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Meet Me in Mozambique [Paperback]

Estate of E A Markham
5.0 out of 5 stars  See all reviews (1 customer review)

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Book Description

1 Nov 2005
With accomplished flair, these intricately linked stories dance around Caribbean culture, air travel to Europe, teenage study in west London, idealism and independence in Africa, and academic rivalry in Sheffield. It features: witty and inventive stories from a richly stocked poetic mind - including charming family anecdotes from Montserrat, where grandmother, mother and C. J. Harris expect so much of a young student with ambition, a restless world traveller's tales - from the Caribbean to Mozambique - via London and Sheffield, the entwined adventures of an intriguing cast of comic personae: Colin Retford, Pewter Stapleton and Vincente da Firenze, delicate, playful post-colonial reflections - on Oswald Mosley, Kwame Nkrumah, Nasser Hussein...A poet of international reputation, E. A. Markham has been gathering a store of comic pieces to complement his volumes of poetry. This collection will introduce a wise and sparkling storytelling voice to many new readers; it should be filed under humour, as well as short stories and Caribbean literature. Markham is a writer of great vitality - his political, personal and social comment is wry, powerful and always entertaining. "Meet Me in Mozambique" is a collection of imaginative short pieces, spanning a lifetime of travel and writing. There are many characters with overlapping backgrounds - Pewter Stapleton in Sheffield, C. J. Harris in St Caesare, and Colin Retford in Mozambique. The stories travel between three continents, often via London where the writer spent his teenage years. London is a 1950s world of racism; the 1960s a time of political idealism, with models of black independence tested in Ghana, Nigeria - and Mozambique. Markham's stories meander in comic, self-deprecating fashion between tales of all these people and all these places to create an audacious world of their own.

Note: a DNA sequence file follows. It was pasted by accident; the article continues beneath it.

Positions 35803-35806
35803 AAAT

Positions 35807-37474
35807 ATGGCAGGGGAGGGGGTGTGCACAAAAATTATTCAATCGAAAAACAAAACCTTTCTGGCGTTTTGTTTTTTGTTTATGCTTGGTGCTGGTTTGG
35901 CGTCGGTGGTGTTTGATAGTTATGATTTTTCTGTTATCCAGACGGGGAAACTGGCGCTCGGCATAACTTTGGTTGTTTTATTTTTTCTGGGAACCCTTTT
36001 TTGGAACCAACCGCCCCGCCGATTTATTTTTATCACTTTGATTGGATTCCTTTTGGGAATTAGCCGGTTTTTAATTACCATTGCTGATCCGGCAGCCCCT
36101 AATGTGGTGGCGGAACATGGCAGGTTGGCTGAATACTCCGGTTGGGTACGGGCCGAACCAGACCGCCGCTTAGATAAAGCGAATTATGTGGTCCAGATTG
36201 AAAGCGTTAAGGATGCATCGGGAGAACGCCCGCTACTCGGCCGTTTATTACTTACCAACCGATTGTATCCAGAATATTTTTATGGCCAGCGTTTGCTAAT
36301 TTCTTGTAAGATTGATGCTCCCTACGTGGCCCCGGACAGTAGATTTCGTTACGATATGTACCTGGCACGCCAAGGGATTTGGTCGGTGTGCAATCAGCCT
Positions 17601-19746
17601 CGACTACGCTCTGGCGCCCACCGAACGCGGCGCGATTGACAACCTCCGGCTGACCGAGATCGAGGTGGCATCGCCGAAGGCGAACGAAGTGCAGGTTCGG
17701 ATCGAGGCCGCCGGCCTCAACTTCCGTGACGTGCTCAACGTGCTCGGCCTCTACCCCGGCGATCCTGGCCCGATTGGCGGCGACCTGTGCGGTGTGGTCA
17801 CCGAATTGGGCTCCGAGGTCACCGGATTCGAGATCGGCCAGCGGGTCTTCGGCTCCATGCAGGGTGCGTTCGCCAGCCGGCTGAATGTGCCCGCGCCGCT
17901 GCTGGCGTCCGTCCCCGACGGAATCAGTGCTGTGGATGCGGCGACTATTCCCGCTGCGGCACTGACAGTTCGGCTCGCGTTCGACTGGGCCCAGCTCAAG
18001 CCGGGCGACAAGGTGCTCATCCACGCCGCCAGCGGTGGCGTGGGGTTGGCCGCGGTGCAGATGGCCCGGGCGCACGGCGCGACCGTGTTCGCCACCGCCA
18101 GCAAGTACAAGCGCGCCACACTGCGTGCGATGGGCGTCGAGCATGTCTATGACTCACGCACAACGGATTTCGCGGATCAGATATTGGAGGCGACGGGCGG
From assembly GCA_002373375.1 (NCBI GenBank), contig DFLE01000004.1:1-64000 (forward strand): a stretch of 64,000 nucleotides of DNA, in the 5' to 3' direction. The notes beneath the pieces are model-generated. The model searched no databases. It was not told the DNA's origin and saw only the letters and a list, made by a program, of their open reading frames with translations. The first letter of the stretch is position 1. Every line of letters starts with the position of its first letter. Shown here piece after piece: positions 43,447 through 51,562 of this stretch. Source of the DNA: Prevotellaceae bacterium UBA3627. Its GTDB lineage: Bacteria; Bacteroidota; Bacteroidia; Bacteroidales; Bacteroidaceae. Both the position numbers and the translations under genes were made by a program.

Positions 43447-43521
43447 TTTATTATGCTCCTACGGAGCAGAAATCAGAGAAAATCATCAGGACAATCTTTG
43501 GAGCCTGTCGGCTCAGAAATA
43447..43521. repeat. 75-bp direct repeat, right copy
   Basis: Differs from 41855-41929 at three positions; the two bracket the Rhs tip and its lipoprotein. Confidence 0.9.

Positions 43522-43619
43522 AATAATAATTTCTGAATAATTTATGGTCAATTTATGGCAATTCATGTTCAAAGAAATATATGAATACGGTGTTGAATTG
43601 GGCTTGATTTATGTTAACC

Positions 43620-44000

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Product details

  • Paperback: 256 pages
  • Publisher: Tindal Street (1 Nov 2005)
  • Language: English
  • ISBN-10: 0954791371
  • ISBN-13: 978-0954791377
  • Product Dimensions: 2 x 12.9 x 19.4 cm
  • Average Customer Review: 5.0 out of 5 stars  See all reviews (1 customer review)
  • Amazon Bestsellers Rank: 280,361 in Books (See Top 100 in Books)

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Review

"'Markham's deadpan wit and self-protective irony never desert him. He's never less than funny, and never less than moving' Boyd Tonkin, the Independent 'Markham's work is not as familiar as it should be. Yet earlier volumes have been very highly praised by such Caribbean intellectuals as CLR James, and by the British critical establishment... Markham's intriguing poetry demonstrates great reach, illustrating its intelligence in both big and small moments, often geographically and culturally disparate, which merge unexpectedly' (Guardian, August 2002)"

From the Publisher

‘Markham uses words with quicksilver fluency: the writing, playful and skilful, lends the intricate stories a dazzling sparkle’ (Metro)
‘Here comes the nimble-footed, silver-tongued Markham (whose) deadpan wit and self-protective irony never desert him. He’s never less than funny, and never less than moving. The English-speaking Carribean has bread wonderful wanderers fro his generation, but none can boast a literary voice as wryly companionable as this.’ (Boyd Tonkin, Independent)
‘Markham’s intriguing poetry demonstrates great reach, illustrating its intelligence in both big and small moments, often geographically and culturally disparate, which merge unexpectedly’ (Guardian)

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She was here for her protection, protection against her own foolishness and protection against worry about things like Ransley's dog; and she was working to overcome these disadvantages. Read the first page
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1 of 1 people found the following review helpful
By A Customer
Format:Paperback
A voice of great gentleness and a humour that lacerates. Studied erudition and the simple pleasure of comradeship. A past which stretches and contracts. Archie Markham’s writing displays a wonderful and wonderfully readable complexity which can leave you heartened, sad and happily baffled.
Pewter Stapleton is a man with restless boot heels. From a childhood in the Caribbean he’s been moving ever since, gravitating from one place to the next as a patchwork past emerges. Markham picks up on the threads which run through Pewter’s life and somehow intertwine, snatches of a past time crystallize and dissolve, refocusing again in a different timeframe.
The sense of distance that defines the hero’s life comes through in the text, there’s a migratory feeling as one memory disperses to make way for another. The effect is moving and sad, but this is no eulogy for a wandering or wasted existence, Markham’s humour and Pewter’s humaneness see to that. There is a defiant optimism in Mozambique, a sense of almost contrary euphoria that delights and saddens. I don’t quite know why I’m drawn to this book, and perhaps that’s why I’m drawn to it. Tindal Street have come up trumps.
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